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Thu 28 Aug: 10 things you need to know today

We’ve done all the hard work so you don’t have to! Read on for the top 10 travel industry news stories of the day that we think you need to know.

We’ve done all the hard work so you don’t have to! Read on for the top 10 travel industry news stories of the day that we think you need to know.

1. Qantas in the red with confronting $2.8 billion loss

Qantas has posted a statutory loss of $2.843 billion for the year ending 30 June, a result even worse than market prediction pushing the airline into the red. The airline’s CEO, Alan Joyce said the poor result, a decline of $566 million in revenue, was “unacceptable” and “confronting” but represents “the year that is past, and we have now come through the worst” with the airline expecting to see “accelerating benefits” in the coming year.

The costs associated with its $2 billion transformation plans announced in February, weaker demand due to lowered consumer confidence and reduced business activity from the mining and government sectors coupled with a record high fuel cost of $4.5 billion, up $235 million year-on-year, were reasons the airline attributed to the full-year loss before tax of $646 million.

Qantas also made a non-cash write-down of $2.6 billion to the carrying value of aircraft of the airline’s international operations, which will now be under a new holding structure. Read more

2. Pilots urge Qantas to re-think strategy

pilots-KarryOnThe Australian and International Pilots Association are urging Qantas management to “learn the lessons of the past” following the national carrier’s dismal financial results to the tune of a $2.8 billion loss announced today.

The Association have advised the airline to “strategically invest in the right aircraft for Qantas International so it can return to its former prestige and profitability”.

“Although pilots recognised change was necessary for Qantas International to position itself for the future, focussing on cuts alone would not produce positive results,” AIPA President, Nathan Safe said in a statement.

“Cuts are only one half of the equation and, frankly, it’s the easy half for management. The more challenging problem is how to strategically invest for future growth,” Mr Safe said. Read more

3. MAS deserted by staff and travellers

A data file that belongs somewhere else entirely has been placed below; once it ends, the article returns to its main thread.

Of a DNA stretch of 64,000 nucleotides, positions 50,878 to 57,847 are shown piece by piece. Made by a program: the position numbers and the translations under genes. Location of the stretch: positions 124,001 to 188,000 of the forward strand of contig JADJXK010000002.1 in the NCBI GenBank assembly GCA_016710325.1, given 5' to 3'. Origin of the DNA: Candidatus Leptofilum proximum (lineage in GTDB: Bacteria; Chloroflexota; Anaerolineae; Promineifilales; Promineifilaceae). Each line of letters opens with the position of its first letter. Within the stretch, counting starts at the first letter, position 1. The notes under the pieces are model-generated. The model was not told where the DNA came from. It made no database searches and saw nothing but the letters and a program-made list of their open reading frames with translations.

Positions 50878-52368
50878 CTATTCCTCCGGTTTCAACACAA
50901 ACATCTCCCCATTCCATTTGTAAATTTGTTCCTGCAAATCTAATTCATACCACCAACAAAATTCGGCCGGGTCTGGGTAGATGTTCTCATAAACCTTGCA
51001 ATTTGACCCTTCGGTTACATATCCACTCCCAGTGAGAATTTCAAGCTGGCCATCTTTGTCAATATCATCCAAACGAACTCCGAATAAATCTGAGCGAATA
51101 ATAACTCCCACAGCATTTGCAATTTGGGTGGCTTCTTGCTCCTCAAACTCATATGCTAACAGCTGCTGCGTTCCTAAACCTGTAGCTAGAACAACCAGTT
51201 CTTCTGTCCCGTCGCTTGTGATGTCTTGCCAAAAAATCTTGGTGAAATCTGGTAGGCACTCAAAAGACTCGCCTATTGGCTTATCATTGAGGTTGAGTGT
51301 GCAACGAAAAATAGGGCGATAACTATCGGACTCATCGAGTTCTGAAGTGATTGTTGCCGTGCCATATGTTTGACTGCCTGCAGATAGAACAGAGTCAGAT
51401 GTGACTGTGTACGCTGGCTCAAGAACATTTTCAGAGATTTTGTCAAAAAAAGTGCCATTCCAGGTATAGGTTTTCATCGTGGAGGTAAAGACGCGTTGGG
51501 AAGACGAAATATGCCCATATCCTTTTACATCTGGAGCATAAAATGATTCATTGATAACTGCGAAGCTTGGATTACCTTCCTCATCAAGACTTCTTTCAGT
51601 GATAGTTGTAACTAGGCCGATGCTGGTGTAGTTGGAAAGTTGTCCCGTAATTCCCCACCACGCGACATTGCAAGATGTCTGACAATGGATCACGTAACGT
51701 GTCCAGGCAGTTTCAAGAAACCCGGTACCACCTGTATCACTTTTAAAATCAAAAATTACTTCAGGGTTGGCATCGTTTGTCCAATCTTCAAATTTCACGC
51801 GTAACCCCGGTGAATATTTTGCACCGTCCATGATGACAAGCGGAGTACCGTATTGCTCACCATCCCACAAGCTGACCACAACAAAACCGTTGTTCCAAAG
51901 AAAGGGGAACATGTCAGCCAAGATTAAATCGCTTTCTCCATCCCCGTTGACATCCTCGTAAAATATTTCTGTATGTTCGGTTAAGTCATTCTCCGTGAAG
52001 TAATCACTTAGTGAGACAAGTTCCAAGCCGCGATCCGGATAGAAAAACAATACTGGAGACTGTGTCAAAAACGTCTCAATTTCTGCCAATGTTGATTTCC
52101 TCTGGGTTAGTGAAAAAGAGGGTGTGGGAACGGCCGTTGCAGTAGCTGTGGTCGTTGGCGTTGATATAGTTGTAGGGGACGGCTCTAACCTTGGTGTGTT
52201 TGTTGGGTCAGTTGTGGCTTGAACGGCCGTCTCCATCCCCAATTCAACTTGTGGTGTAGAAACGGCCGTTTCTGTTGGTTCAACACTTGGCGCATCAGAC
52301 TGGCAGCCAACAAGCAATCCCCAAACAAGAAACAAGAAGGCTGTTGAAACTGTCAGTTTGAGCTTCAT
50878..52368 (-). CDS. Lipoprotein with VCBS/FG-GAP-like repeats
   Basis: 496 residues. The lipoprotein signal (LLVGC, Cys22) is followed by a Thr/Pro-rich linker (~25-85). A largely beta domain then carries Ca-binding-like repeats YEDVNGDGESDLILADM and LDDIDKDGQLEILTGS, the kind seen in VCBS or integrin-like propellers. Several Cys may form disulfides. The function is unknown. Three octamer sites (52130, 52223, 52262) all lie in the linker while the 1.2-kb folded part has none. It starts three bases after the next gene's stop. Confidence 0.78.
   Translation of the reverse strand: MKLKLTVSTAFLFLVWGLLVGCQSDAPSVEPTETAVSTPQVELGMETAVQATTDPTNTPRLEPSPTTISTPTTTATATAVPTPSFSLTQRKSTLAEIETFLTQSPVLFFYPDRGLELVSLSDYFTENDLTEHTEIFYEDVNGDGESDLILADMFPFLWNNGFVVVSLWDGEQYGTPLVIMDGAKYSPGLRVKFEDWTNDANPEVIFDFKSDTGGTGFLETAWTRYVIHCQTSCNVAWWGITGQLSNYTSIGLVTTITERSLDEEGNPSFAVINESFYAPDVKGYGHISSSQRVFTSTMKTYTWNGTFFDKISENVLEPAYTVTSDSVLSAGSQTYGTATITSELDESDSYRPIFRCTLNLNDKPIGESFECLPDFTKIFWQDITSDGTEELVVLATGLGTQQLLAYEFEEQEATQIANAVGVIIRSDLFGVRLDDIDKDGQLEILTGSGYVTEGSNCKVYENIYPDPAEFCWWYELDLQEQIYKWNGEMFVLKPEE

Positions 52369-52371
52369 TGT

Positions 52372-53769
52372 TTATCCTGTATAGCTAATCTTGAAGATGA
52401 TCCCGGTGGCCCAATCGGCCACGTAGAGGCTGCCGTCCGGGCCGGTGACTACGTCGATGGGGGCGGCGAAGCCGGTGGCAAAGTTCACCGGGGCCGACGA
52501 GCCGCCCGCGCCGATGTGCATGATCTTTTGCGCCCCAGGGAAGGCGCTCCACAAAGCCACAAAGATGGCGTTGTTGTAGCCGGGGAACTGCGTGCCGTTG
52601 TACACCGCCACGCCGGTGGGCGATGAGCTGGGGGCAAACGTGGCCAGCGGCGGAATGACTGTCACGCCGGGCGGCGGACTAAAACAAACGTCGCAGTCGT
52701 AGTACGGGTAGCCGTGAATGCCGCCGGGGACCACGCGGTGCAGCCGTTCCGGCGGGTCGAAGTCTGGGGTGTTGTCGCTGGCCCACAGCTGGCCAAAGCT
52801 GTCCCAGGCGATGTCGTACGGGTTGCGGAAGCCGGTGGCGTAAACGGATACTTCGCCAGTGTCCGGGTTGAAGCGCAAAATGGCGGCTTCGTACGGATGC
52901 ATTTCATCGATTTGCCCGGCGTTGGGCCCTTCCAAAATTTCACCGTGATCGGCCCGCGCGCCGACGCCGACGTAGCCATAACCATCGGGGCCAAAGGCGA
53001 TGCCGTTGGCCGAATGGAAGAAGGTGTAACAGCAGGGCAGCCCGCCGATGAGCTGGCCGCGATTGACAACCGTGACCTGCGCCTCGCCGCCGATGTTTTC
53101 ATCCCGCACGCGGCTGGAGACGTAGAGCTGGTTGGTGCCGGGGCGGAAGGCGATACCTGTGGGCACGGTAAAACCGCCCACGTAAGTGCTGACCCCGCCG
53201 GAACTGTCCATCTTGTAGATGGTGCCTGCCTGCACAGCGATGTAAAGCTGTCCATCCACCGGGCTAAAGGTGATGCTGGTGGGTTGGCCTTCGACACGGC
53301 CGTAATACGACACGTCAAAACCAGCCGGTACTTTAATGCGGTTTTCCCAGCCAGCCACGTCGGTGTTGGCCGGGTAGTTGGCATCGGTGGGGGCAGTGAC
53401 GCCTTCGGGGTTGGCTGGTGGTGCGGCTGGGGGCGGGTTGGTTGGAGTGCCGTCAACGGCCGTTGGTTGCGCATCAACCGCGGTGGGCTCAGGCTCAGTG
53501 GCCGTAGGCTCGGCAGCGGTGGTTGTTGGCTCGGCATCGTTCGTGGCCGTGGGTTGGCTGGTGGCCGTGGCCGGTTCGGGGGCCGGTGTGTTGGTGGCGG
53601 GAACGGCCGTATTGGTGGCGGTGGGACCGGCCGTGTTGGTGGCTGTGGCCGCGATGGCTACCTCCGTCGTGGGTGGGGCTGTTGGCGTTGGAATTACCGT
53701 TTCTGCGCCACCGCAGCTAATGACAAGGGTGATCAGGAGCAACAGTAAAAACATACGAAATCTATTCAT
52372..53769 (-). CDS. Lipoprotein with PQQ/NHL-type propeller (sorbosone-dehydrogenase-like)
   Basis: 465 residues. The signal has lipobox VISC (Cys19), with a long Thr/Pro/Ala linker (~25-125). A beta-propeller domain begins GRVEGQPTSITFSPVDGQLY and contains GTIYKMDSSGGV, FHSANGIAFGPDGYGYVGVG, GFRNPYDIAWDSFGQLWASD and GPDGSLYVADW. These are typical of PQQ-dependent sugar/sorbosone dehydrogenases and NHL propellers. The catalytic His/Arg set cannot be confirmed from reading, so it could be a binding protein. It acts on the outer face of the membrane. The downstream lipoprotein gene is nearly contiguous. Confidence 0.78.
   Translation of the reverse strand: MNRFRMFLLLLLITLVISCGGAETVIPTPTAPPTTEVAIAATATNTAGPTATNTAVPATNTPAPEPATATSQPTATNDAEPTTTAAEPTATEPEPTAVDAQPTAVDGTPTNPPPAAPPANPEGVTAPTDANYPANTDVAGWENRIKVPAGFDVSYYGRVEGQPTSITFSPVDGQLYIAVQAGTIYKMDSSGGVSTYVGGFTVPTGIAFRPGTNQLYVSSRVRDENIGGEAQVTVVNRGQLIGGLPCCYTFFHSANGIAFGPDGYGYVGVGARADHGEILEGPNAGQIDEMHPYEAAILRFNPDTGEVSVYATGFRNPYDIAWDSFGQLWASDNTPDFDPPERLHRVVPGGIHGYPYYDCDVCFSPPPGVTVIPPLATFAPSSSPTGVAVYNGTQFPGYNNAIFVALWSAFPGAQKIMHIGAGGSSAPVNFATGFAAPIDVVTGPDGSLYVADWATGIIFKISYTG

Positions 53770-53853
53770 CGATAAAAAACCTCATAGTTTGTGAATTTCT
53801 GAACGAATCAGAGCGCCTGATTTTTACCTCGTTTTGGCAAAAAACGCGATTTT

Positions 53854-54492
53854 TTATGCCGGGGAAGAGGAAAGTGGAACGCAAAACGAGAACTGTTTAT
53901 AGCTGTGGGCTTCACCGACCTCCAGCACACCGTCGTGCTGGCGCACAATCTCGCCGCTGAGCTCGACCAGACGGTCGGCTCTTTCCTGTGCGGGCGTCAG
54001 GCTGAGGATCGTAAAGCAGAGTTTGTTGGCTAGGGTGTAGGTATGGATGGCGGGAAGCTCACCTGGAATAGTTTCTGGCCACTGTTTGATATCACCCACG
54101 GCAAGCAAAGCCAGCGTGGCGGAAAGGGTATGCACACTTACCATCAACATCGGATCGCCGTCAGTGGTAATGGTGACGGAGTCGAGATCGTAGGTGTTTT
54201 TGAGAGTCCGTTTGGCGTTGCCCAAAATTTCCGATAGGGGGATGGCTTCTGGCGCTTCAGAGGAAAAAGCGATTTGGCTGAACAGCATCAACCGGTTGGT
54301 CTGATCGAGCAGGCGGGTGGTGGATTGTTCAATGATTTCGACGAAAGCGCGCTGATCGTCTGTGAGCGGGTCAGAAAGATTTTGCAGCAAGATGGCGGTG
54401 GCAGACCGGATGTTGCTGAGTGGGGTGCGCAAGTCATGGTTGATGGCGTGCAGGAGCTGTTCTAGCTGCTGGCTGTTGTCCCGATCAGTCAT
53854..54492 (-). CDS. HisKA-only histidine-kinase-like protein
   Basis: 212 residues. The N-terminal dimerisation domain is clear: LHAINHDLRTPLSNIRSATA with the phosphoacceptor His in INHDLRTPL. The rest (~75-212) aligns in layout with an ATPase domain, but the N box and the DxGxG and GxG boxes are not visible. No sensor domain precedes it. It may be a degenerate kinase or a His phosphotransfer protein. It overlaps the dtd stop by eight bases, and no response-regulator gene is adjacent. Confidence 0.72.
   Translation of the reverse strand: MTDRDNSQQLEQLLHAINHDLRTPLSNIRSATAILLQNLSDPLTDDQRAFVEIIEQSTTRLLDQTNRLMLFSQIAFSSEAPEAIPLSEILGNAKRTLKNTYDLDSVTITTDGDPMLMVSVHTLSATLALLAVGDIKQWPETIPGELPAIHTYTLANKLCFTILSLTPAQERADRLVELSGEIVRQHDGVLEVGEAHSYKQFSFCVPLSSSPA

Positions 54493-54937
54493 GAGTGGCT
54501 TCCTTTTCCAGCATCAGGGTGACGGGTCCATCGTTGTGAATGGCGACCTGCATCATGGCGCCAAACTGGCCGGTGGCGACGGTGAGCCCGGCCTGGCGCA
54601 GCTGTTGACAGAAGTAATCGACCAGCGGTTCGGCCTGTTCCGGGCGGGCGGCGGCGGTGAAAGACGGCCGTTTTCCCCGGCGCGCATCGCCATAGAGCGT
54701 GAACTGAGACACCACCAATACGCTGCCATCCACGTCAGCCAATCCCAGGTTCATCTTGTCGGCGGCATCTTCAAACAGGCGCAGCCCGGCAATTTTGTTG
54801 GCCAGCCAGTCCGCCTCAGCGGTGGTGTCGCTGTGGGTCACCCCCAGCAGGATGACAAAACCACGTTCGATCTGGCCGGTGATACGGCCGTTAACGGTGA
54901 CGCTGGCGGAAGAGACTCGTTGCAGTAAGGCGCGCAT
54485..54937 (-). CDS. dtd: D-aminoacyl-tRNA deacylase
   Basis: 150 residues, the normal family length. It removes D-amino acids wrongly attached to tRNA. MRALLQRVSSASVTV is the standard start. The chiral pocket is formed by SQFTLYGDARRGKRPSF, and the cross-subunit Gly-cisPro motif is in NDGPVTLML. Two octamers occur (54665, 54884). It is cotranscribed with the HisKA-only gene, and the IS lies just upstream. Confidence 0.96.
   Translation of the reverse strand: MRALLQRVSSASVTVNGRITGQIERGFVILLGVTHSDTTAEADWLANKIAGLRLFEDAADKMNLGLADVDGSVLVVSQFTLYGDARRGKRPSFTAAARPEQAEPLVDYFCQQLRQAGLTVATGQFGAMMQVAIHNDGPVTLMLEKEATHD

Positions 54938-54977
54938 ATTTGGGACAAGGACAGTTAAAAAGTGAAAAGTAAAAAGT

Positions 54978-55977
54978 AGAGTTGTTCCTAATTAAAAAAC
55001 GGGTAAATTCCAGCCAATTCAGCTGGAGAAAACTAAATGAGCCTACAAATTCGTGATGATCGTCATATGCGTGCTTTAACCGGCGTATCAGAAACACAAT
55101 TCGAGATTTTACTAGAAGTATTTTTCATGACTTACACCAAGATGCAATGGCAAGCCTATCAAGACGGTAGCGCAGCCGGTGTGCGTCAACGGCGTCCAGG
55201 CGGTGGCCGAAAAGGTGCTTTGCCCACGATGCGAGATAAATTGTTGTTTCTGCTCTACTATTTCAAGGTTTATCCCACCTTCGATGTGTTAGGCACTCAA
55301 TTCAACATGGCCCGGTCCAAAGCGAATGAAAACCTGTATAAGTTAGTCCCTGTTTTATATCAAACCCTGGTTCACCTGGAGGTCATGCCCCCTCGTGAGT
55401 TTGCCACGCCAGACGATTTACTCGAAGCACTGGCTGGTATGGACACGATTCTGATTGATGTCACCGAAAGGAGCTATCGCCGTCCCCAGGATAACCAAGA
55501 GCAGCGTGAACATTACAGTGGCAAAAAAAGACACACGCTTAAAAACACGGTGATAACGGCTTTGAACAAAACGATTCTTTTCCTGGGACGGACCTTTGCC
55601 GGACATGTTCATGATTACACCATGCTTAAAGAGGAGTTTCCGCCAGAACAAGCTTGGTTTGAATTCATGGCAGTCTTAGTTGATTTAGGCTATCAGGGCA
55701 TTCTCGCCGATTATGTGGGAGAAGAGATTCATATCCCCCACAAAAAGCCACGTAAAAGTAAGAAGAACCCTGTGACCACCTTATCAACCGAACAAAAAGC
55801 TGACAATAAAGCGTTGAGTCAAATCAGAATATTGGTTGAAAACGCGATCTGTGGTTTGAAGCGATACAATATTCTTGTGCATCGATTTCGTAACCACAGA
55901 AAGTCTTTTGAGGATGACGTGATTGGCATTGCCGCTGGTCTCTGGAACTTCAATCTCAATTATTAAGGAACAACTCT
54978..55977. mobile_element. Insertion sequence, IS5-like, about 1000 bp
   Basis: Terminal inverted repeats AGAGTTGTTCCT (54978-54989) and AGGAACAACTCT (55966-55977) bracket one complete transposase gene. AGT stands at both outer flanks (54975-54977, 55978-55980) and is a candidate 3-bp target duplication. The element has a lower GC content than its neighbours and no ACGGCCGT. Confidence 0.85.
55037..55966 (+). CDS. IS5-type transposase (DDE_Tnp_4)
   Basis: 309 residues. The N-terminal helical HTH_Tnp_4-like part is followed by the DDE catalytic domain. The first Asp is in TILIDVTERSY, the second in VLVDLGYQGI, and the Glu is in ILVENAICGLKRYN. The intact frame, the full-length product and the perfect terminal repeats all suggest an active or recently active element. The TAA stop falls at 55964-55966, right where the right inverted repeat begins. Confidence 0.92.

Almost 190 Malaysia Airlines cabin crew staff has resigned due to ‘family pressure’ of fears for their safety following the two tragic accidents this year. The carrier, which prior to the MH17 and MH370 incidents this year, had a relatively good safety record which is now under scrutiny from travellers and is reportedly losing $1.6 million a day flying virtually empty planes out of Australia. The airline said 186 crew had left “in the first seven months of this year, with many blaming family pressure prompted by the tragedies,” according to news.com.au reports.

“Following the MH17 incident, there was a spike in crew resignations but the number has now decreased to acceptable and routinely expected levels,” it said in a statement.

“Many cited ‘family pressure’ as the reason for their resignation due to the MH17 and MH370 tragedies.”

The news site cited Abdul Malek Ariff, secretary-general of the employees union, telling Edge Financial some “are now are afraid to fly”.

Abdul Malek was also quoted as saying crew shortages were forcing staff to work up to 12 hours a day.

The airline is considering a review on aircraft orders and possibly replacing its CEO, Ahmad Jauhari Yahya, as well as possibly laying off some 4000 employees, SMH claims.

Earlier this month the airline planned to buy out minority shareholders as part of a strategy to revive the airline. It is set to announce its financial results today.


4. Consumers warned

Australian consumers are reportedly falling victim to travel rorts and are being urged to be diligent before making holiday bookings according to a news.com.au report.

The news site said Fair Trading offices nationwide are receiving a “large number of complaints” regarding travel bookings and companies that refuse to give refunds or delivering “unsatisfactory performance of services”.

Allegations of misleading conduct and unfair fees and charges are also amongst the complaints, the news site said. NSW Fair Trading Commissioner Rod Stowe told the paper “the large number of complaints made in 2013-14 prompted a stern message to consumers to take extra care making a booking”.

“It relates to a whole host of providers of travel services and individual travel agents and services provided by hotel groups,’’ he said to the paper.

“We’ve also had complaints about businesses that have operated online and where services haven’t been provided to the individual consumers.

“People need to be discerning with travel purchases as they are with other consumers purchases.”

Earlier this month Australian consumer protection agencies launched the new “Pack Some Peace of Mind” campaign to highlight the need for consumers to protect themselves before making bookings, especially when they bypass using a travel agent. Consumer watchdog Choice’s spokesman Tom Godfrey told the paper to consumers should be booking through credible agents and websites.